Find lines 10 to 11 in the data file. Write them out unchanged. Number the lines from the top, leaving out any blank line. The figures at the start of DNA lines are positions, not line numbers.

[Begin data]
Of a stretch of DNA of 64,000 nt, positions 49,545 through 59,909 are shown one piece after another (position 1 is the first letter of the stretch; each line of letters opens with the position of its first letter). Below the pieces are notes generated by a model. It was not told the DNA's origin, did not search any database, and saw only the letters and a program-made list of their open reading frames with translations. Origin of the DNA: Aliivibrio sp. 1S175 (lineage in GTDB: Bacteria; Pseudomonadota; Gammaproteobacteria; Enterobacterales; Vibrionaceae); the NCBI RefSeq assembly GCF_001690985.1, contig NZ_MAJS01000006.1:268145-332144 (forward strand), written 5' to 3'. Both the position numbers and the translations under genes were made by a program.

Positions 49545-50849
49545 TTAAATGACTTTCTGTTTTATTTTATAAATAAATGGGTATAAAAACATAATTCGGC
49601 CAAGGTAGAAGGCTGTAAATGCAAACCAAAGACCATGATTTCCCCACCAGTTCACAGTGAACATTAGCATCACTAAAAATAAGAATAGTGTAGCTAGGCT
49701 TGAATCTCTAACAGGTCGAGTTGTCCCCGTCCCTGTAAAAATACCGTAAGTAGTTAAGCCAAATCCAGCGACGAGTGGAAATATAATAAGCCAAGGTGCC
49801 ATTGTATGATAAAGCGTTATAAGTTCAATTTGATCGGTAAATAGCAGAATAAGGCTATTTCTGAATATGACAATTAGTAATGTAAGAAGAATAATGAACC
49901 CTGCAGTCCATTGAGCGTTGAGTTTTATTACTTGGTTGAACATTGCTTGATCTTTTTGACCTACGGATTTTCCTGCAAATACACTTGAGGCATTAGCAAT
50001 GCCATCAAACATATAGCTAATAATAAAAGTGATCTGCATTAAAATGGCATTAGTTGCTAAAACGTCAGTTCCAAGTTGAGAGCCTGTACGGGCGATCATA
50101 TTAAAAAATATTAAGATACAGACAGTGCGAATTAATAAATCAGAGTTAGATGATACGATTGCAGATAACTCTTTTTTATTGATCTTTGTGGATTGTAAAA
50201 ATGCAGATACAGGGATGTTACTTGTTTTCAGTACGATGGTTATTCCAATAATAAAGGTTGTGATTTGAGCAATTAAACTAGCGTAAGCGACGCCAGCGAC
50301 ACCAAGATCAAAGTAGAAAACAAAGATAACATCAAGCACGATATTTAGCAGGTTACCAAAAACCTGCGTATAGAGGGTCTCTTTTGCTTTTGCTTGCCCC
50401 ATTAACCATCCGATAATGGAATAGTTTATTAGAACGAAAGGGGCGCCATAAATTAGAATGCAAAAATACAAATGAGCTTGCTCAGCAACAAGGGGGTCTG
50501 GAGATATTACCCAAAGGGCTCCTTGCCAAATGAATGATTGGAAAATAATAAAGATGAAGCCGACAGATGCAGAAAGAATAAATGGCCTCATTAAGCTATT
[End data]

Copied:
50201 ATGCAGATACAGGGATGTTACTTGTTTTCAGTACGATGGTTATTCCAATAATAAAGGTTGTGATTTGAGCAATTAAACTAGCGTAAGCGACGCCAGCGAC
50301 ACCAAGATCAAAGTAGAAAACAAAGATAACATCAAGCACGATATTTAGCAGGTTACCAAAAACCTGCGTATAGAGGGTCTCTTTTGCTTTTGCTTGCCCC